It was as though a clear plastic dome lay over them, cutting off the life of the city outside. You should have been able to pick up the whole square, like a snowstorm toy from one of the cheap souvenir shops on its rim, and shake it, until all the the pigeons rose into the air and floated, glittering, round Nelson's head.
Elizabeth Barck, from Sydney, was gazing upwards within this curious world, entranced. 'I just love tradition]' she confessed. 'I could sit here for hours and look at Nelson. We're going to look at Buckingham Palace next.'
Bob and Simonne Hoggarth from Vancouver, Canada, were standing nearby, smiling. 'It's a whole lot cleaner than Paris,' they said. 'And people have been a heck of a lot friendlier. We're very, very pleasantly surprised. We thought it would be really dirty, and people would be impolite. And we love your taxis. We got a very polite taxi driver. He was unbelievably friendly.'
From the square it was easy to pick out the Londoners, hurrying, with withdrawn faces. The station of Charing Cross was sucking them in, delivering them out from south London. On the trains lay discarded copies of the midweek 'South London Press'. 'Bogus cabbie rapes woman', it proclaimed. 'A woman was punched in the face and tortured with a lighted cigarette before being raped . . .'
By the Thames, the Tower of London rose, white and grey against grey skies. A woman from New Zealand waiting in the queue for tickets said she had been all over England, Wales, Ireland and Scotland in 23 days and what had struck her most was the Lake District sheep. 'They were wonderful,' she said. 'Black faces] We have a lot of sheep in New Zealand, but none as pretty as yours.' We walked towards the Middle Tower. In the tourist shop, teddy-bear versions of Yeomen Warders were on sale for pounds 24.95, and, indeed, the Yeomen Warders, plump and jovial, seemed uniformly teddy-bear-like.
It was like being inside a model castle from Hamleys, clean and neat, with a working portcullis. In the Armouries, the crowds had formed into a bottleneck between the barriers in order to admire a genuine thumbscrew in a glass case.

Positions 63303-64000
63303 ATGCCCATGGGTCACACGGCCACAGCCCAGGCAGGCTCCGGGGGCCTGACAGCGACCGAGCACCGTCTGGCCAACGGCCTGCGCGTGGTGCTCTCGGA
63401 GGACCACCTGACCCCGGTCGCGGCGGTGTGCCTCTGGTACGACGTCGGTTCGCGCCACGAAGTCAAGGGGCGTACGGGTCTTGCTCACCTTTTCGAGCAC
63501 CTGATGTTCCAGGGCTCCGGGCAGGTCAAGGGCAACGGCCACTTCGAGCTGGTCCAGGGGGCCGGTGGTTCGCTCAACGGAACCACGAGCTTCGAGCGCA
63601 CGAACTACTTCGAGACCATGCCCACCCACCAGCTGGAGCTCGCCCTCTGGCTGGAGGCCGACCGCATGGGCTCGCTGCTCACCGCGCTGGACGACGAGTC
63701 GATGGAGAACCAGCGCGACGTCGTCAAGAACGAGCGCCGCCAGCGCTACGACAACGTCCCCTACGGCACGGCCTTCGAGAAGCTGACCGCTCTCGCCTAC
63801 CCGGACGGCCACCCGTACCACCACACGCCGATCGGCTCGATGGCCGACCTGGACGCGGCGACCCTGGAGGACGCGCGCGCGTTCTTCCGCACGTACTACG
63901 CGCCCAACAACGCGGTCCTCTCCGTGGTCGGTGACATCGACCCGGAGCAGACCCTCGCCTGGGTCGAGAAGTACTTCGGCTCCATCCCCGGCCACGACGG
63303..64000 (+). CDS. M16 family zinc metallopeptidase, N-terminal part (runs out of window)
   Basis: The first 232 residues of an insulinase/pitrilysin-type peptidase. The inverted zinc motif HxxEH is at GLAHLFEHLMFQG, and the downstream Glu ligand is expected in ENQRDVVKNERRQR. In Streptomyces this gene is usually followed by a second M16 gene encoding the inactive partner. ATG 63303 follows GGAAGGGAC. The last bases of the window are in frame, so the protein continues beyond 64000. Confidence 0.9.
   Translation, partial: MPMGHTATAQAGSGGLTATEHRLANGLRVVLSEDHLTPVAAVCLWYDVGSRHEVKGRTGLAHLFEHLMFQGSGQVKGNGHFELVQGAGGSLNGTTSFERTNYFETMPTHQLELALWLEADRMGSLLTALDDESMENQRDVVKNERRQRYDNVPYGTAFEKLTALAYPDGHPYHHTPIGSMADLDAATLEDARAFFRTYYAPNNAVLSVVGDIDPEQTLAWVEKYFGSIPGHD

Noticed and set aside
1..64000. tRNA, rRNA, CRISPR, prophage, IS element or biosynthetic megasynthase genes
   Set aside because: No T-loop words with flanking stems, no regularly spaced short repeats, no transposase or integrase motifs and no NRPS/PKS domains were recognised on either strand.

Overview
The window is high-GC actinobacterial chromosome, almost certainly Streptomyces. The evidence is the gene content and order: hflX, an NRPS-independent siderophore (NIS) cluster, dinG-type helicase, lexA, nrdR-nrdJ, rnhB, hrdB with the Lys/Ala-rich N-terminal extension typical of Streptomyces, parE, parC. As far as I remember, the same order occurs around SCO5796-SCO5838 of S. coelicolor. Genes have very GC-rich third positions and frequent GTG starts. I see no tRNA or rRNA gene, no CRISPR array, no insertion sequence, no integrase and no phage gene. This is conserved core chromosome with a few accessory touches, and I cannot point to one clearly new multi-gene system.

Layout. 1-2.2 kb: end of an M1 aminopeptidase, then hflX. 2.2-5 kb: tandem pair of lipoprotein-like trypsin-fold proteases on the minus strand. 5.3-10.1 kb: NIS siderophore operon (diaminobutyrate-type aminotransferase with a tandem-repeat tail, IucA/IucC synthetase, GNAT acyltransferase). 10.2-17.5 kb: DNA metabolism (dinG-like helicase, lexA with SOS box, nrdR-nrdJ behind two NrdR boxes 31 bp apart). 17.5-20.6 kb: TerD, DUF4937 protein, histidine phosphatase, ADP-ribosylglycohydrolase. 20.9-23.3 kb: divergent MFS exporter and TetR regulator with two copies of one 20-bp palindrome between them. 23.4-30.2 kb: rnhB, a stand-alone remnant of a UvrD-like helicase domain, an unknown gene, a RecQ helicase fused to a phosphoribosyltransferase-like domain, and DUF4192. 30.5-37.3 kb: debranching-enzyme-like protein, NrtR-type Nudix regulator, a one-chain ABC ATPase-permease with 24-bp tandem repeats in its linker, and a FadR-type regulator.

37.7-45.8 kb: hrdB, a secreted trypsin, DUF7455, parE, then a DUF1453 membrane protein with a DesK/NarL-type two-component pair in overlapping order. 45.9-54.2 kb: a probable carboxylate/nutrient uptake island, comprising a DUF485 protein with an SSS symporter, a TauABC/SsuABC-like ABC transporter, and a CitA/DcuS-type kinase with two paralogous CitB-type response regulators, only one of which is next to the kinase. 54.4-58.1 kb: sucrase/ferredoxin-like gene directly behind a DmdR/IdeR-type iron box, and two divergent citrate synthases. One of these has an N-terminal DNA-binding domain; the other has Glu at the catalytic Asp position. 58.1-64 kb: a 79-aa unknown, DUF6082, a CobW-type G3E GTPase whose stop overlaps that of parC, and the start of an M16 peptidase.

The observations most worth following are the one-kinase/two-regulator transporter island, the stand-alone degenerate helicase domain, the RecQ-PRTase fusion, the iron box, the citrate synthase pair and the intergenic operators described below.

Carol Turoff, from Arizona, was admiring the guardsman outside Waterloo Barracks. His eyes were glazed. She was staying in Leamington Spa, and she was puzzled, she said, by the people there. 'They avert their eyes if you're passing on the sidewalk,' she said. 'In Phoenix, they say hello.'
But even this had not dented her enthusiasm. 'Your tube is wonderful]' she said. 'And the ticket collecters on your British Rail trains are so helpful] And the history here is just fabulous.'
To and fro they walked among the relics of violence, butchery and injustice. Here, Anne Boleyn had her long neck severed, by this pretty patch of grass. Here, among the polished furniture and clean matting, the political prisoner Walter Raleigh fretted out his last years. 'We're having a wonderful time,' said Mrs Turoff. 'I want to go to Harrods next, and the British Museum.'
A few miles outside the castle walls by unclipped raven's flight, London's East Enders picked up their copies of the 'Newham Recorder'. 'Man who gave up all hope', declared the front-page headline. 'The tragic story emerged this week of a disabled man who died on a hunger strike after being told he would have to wait for specialist care.'
Replete with ice-creams and history, the crowds flowed out of the Tower, towards McDonald's. A family from Lille were sitting in the sun before a coffee shop. They liked the English beer, they said, they had found the people gentils. But what about the food? There was a pause. 'Ah,' said maman at last. 'Here we eat Americain.'
The coffee shop was called Enough 2 Feed an Elephant. The waitresses were smiling. One of them was talking to a German couple in German. It was true, through tourist eyes, the capital really was friendly, and the people really were gentils. In clean, tidy, renovated Leicester Square, two policemen in shirtsleeves were smiling and chatting in the sunshine to a litter collector. You could buy a plastic version of their helmets round the corner for pounds 1.99 to remind you how helpful they were.
At Piccadilly Circus, a small boy called Sanyan from Bangladesh was playing with the badges on a souvenir stall and, even so, the stallholder was beaming at him a great, fat smile.
His mother was Amatun Noor Panna, an advocate of Bangladesh's special court and a civil rights activist. 'British people seem so civilised and co-
operative,' she said. 'They help out if you are stuck.'
She had seen Hampton Court and the Crown jewels, but what had struck her most was how good the educational programmes for children were on British television. 'Children's rights are very good here,' she said.
The rush hour was beginning. Further up the line, in Old Street tube station, office workers were picking up that day's 'Islington Gazette'. 'Fury as education cuts go through', one headline read. 'Education chiefs pushed through cuts of more than quarter of a million pounds amid angry scenes at Islington Town Hall.'
I threaded my way through the happy crowds on Shaftesbury Avenue. Hidden in a shop door, a punk girl was desperately slapping the face of a half-unconscious young man. On cue, a shiny red London bus arrived, with friendly conductor, to deliver shop girls back to the grey, pollution- hung streets where Londoners live and dream of moving to the country. In Leicester Square, Eileen Larkin from Dublin was sniffing with relish. 'It's diesel and burgers and cigars and warmth,' she said. 'I love the smell of this place.'
For tourists breathe different air.
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